Is Tooley Playing with Words? – A Challenge for PY111 Students


Hello All

Many thanks to everyone who contributed to today’s class – I thinnk Tooley’s paper is a provocative piece and so makes for a good discussion.  Those of you who gave Tooly a rough ride in class had some interesting ideas that are well worth pursuing…you might be on to something…

Next week is a reading week (in the philosophy department only) so on the back of today’s class here’s something to get your teeth into.

Is Tooley Playing with Words? The Dubious “Capability” Defence

Summary of the problem:

(1) Tooley argues against the potentiality thesis ( i.e. against the idea that as a ‘potential’ person the fetus has a right to life)

(2) Given that the right to life for Tooley rests on personhood, and that personhood amounts to having a conception of oneself as a continuing existing subject, Tooly faces a problem: what about people who are temporarily unconscious?

(3) In order to hold on to the idea that individuals in that condition still have personhood in the way in which he describes it – and therefore a right to life – Tooley invokes his “capability defence”.

(4)The worry is that ‘capability’ sounds very much like ‘potentiality’ and if the former protects the person in the coma, why doesn’t the latter protect the fetus?

(5) Behind this worry is the suspicion that Tooley is just playing with words and that ‘capability’ and ‘potentiality’ are basically doing the same work – he’s just shuffled the same deck of cards. 

(6) If (5) is right, then there are problems for either (1) or (3)


The Challenge for PY111 Students

(a) One of the skills of doing philosophy is close textual reading. So the first thing to ask yourself is: Have I  (Steve) given a fair summary of Tooley’s position? I may have intentionally simplified his position or missed out crucial aspects of the argument not only to bolster the case (you will be surprised how often this happens in academic debates) but to see if you are really reading.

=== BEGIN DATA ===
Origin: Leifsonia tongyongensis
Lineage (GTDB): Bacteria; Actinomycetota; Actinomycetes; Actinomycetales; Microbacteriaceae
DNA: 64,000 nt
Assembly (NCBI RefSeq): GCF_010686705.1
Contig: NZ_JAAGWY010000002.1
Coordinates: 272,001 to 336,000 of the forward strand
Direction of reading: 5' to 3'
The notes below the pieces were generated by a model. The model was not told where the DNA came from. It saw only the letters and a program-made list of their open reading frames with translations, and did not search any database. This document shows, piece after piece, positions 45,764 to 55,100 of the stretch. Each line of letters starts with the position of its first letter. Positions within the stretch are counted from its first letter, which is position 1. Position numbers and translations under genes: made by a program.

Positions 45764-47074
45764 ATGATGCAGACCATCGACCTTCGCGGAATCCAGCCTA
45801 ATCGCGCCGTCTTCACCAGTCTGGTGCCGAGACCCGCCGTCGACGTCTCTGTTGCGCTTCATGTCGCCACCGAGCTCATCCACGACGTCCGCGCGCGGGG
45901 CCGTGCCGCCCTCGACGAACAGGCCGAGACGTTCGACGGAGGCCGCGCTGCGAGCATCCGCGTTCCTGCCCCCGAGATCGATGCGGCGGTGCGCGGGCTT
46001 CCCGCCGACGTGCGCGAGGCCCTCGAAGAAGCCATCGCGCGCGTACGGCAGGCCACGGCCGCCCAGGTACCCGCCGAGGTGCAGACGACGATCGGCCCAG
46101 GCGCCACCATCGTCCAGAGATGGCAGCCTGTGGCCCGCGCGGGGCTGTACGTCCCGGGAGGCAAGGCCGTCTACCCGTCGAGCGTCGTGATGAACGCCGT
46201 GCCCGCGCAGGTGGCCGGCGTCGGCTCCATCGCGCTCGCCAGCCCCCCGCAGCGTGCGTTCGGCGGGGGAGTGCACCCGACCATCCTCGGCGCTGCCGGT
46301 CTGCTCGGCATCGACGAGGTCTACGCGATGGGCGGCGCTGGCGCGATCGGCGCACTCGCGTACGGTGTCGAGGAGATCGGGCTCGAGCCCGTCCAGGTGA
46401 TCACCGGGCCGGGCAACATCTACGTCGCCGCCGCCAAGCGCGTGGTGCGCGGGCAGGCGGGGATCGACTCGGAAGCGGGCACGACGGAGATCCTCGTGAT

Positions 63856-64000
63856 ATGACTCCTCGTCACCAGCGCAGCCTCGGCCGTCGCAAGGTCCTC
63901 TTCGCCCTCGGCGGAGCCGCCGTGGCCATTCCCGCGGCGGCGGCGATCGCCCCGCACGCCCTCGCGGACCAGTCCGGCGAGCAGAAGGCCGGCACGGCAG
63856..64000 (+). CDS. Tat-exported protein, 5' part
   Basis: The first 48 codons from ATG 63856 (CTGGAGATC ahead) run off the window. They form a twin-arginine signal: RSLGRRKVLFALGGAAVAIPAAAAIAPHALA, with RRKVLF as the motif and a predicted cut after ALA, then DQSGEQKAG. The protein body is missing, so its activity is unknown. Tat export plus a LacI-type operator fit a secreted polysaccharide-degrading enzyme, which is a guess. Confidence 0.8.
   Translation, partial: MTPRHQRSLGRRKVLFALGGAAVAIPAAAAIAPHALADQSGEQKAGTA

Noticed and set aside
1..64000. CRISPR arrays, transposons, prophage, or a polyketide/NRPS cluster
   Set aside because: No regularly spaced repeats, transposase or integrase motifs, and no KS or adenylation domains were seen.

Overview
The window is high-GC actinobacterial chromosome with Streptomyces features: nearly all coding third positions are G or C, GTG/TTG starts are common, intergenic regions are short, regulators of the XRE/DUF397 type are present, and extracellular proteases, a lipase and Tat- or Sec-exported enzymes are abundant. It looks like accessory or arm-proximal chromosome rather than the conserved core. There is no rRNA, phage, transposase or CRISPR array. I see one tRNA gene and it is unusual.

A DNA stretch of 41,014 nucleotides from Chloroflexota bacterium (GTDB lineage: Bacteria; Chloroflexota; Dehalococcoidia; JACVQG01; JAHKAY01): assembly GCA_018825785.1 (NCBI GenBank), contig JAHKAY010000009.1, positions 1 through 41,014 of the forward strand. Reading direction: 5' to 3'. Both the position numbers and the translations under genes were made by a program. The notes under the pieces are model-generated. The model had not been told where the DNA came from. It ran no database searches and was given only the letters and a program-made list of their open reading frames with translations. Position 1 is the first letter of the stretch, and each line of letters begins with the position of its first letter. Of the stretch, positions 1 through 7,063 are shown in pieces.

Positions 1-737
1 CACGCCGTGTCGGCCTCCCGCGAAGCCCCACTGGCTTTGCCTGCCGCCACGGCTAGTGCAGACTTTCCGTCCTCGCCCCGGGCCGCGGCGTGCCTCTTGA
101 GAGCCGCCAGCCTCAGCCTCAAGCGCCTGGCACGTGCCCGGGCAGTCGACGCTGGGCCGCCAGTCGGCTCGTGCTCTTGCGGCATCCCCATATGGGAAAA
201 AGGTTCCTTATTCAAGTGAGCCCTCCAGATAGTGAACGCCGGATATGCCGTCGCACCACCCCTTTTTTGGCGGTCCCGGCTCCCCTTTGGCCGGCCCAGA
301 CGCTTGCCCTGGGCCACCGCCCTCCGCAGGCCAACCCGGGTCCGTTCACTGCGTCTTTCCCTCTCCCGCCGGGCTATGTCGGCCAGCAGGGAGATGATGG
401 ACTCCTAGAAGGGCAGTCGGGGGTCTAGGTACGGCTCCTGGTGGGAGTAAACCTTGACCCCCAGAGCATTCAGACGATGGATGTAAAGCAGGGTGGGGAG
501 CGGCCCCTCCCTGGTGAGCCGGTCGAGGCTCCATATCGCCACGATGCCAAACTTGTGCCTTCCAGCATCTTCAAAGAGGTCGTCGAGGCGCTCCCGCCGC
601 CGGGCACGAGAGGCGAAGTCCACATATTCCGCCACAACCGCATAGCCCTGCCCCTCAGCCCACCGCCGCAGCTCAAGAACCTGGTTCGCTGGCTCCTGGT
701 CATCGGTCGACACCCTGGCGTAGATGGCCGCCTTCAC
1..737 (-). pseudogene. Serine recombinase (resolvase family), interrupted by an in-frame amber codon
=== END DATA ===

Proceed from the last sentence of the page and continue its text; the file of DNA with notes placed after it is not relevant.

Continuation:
(b) If you think there is a problem for Tooley, then lay out the charge in all its devastating detail (or as I heard someone once say – “release the hounds!”. Actually I don’t recommend going in for a vicious mauling – not very charitable – but certainly make him uncomfortable)

(c) Can anyone come to Tooley’s defence or vindicate his position and thereby put an end to this unjust presentation of his position?

See Tooly ‘Abortion and Infanticide’. Its on the CMR (pp 44-49 are where the crux of the issue lies)

Enjoy reading week – Steve


One Response to “Is Tooley Playing with Words? – A Challenge for PY111 Students”

  1. Sorry, I was not in this class, nor am I anywhere near Essex. I just happened to recently see this blog and have just read this post.

    I have not read Tooley’s paper, but I am familiar with the argument he puts forward. I think it’s a fairly common one that comes up when trying to define who has rights, especially within the context of the born and unborn. I do not like Tooley’s definition because an unconscious person does not have the capability to have “a conception of oneself as a continuing existing subject,” nor do I believe young babies have this capability. The typical response is that this unconscious person may sometime in the future regain consciousness and therefore should not have his rights revoked. Of course, as it’s been pointed out, fetuses will also sometime in the future obtain the ability to have a conception of himself as a continuing existing subject. So what differentiates the fetus from the unconscious person? Perhaps it’s the fact the unconscious person had a conception of himself as a continuing existing subject prior to becoming unconscious. Again, however, I question the idea that a young infant posses these abilities. Does the young infant therefore lack basic human rights, like the right to exist? That would be a seriously strenuous argument.

    I think a more reasonable argument is to first of all say the fetus lacks individual rights because it is not yet an individual. It is wholly physiologically and physically dependent on its host, the mother. It is neither autonomous or biologically discreet. This is how we define an individual. A zygote, embryo, or fetus is not a human being. The distinction must be made because human beings can have human rights. So long as the fetus (etc.) is physiologically and physically dependent on the mother, it is not an actual human being.

    Further, even if we are to say the fetus is a human being, it does not have the right to exist inside the mother. It is there by her permission. There exists no right to live inside another. There exists no right to live by the efforts of others–i.e. the right to enslave. A mother who aborts her pregnancy is violating no one’s right, but is in fact exercising her own.

    We must give precedent to the living (the born) rather than to the unborn. A potential human being is not the same thing as a human being. An acorn is a potential oak tree, but no one argues that an acorn is an oak tree. As such, only the actual being posses rights, not the potential. For so-called “pro lifers” to deny a woman her right to abortion is to ignore the actual life involved: the mother’s.

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